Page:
What is one to make out of King Salman of Saudi Arabia recent trip to Asia? The answer is the kingdom’s worries about the economic and security impact of the inevitable shift in global geopolitics. Though, I am not surprised at this visit given the fact the kingdom is reassessing its economic and security priorities to secure its interests, I found it unusual that the Saudi king visits China before the United States, though, it has been customary for the Saudi King to officially visit the newly elected US president at the White House.
Whether by design or random coincidence, King Salman’s visit to Asia-Pacific (Malaysia, Indonesia, Brunei, Japan, China, the Maldives) came on the hills of his son, Prince Mohammed Bin Salman’s (third in line to the throne and defense minister) visit to Washington recently and how the Prince made it clear during his press statement that the desert kingdom is keeping all its options open; whatever that means!
While King Salman’s visit to Tokyo, Japan resulted in a $25 billion technology venture with Japanese telecom giant Softbank, his visit to China seems to highlight the King’s strategic thinking that is economically driven and security oriented as Saudi Arabia and China signed economic ventures worth $65 billion.
My analysis suggests that Saudi Arabia is convinced that oil prices are not going back up to what they use to be (over $100/barrel) anytime soon; thus, the time is now to diversify its economic assets. At the same time, this move will benefit China given its ongoing growing demand for Saudi oil (while it is cheap on the global market) in addition to increasing its footprints in the Middle East as Beijing bids to connect China to Europe through infrastructure developments in the desert Kingdom.
It is pivotal that we place King Salman’s visit to Asia-Pacific within the context of current global political climate: ongoing South China Sea tensions, North Korea nuclear testing, US/South Korea’s joint military exercises, ongoing civil war in Syria, sudden rapprochement between Iran and Egypt and the ongoing proxy war between Iran and Saudi Arabia in Yemen .
Equally important, having King Salman visits China first before the U.S. promotes China’s visibility and status on the global stage. Similarly, King Salman’s visit reaffirms China’s desire to increase its presence in the Middle East as part of its quest for resources; thus, access to more markets and increase of its global influence on a par with its economic heft. Recall Chinese president, Xi’s speech last year before the Arab league when he, indirectly, referred to American presence in the Middle East as diminishing and that China could be seen as the alternative.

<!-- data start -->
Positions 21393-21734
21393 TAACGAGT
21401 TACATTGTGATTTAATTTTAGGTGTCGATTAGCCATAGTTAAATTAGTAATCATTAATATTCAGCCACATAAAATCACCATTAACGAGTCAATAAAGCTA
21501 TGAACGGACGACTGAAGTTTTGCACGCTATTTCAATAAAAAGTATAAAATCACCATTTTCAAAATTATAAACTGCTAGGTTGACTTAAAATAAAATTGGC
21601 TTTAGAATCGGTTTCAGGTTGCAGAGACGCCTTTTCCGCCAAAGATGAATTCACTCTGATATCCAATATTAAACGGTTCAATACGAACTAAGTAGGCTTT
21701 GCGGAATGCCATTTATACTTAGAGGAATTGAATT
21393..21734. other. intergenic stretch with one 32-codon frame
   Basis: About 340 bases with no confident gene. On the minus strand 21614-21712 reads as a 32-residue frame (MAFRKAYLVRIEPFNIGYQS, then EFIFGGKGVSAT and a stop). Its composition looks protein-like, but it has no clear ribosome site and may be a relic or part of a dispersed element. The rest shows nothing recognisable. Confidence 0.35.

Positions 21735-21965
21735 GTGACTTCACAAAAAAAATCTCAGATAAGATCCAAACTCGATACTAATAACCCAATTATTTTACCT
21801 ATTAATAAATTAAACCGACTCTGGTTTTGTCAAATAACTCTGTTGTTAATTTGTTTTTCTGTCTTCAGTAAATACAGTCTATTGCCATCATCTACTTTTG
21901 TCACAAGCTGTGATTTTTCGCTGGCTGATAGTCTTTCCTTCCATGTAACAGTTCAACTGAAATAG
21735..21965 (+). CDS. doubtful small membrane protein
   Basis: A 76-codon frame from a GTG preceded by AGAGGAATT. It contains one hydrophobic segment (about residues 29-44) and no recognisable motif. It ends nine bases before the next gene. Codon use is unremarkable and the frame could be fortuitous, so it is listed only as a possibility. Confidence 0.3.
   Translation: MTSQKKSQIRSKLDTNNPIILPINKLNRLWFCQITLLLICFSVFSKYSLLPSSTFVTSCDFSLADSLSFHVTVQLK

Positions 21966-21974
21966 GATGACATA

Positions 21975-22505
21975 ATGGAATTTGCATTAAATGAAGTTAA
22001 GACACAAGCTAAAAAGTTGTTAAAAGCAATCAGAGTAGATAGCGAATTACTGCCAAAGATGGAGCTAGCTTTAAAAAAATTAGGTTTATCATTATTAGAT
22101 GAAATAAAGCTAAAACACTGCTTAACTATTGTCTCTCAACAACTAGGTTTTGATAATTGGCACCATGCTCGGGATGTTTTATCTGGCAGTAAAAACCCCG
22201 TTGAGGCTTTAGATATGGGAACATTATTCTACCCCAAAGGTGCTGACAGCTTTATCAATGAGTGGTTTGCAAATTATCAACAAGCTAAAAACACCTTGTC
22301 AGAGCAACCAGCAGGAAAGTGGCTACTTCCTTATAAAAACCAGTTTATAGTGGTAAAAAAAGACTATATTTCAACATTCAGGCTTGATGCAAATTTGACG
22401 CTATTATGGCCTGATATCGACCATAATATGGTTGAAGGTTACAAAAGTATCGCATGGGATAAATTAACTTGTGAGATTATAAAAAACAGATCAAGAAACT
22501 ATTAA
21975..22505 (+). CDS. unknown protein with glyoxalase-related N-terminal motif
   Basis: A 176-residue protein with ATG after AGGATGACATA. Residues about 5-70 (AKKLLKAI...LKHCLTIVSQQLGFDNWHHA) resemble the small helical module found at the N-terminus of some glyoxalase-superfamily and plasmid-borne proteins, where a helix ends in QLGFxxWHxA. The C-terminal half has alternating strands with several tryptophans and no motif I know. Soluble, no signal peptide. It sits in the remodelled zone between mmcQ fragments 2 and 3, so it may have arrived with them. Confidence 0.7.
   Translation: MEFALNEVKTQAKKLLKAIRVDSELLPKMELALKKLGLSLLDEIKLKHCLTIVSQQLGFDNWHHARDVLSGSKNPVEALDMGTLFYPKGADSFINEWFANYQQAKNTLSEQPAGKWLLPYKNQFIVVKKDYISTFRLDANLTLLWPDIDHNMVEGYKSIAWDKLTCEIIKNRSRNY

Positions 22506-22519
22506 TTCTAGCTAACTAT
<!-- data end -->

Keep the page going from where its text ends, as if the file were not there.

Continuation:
Yet, economic ventures are not the only factor that drives China-Saudi Arabia relations, security ties seem to grow even more significantly. Of interest is how Saudi Arabia’s Air Force is deploying Chinese unmanned attack drones. Also, the Chinese and Saudi militaries are currently holding joint counter-terrorism exercises in western China; exercises the kingdom use to conduct mainly with the US military. In a show of growing military ties, Chinese navy vessels have also visited the Saudi port of Jeddah as part of increasingly active maneuvers in the Gulf of Aden.
While China might be perceived as the new comer to the Middle East, its strategy is perfectly aligned with its long-term objectives. Its presence is felt militarily (agreements with both Iran and Saudi Arabia), economically (oil refineries contracts worth $10 billion with Saudi Arabia) and strategically (resetting the Middle East geopolitical table in coordination with Russia and Iran). Mind you that despite the ongoing conflicts in the region, Beijing has thus far managed to maintain and pursue a policy of “neutrality” keeping friendly ties with all parties despite sometimes conflicting geopolitical interests.
Of note: King Salman’s visit to China cannot escape the uncomfortable political reality of how China’s support for President Bashar al-Assad in the Syrian conflict and Iran might be too much for Riyadh to accept. It will be interesting to see what might emerge in the next few months regarding this newly found rapprochement (out of strategic necessity) between Riyadh and Beijing.
As I argue in my forthcoming book, Volatile State: Iran in the Nuclear Age, the question is whether China's geostrategic aspirations in the Middle will collide with that of the United States. While that scenario is possible, I lean more toward seeing this possibility become a reality in the Pacific rather than the Middle East. Yet, the US's leadership decline and disastrous foreign policies in the last fifteen-odd years send a strong message to China and Russia – for that matter – to be even more aggressive as the US struggles through this ambiguous time in its foreign policy.
Make no mistake: if China's interests are threatened to the point of, for instance, choking its economy or limiting access of its products to other global markets, it will consider the military option as last resort. And, if I may add, a military confrontation with China is no small matter.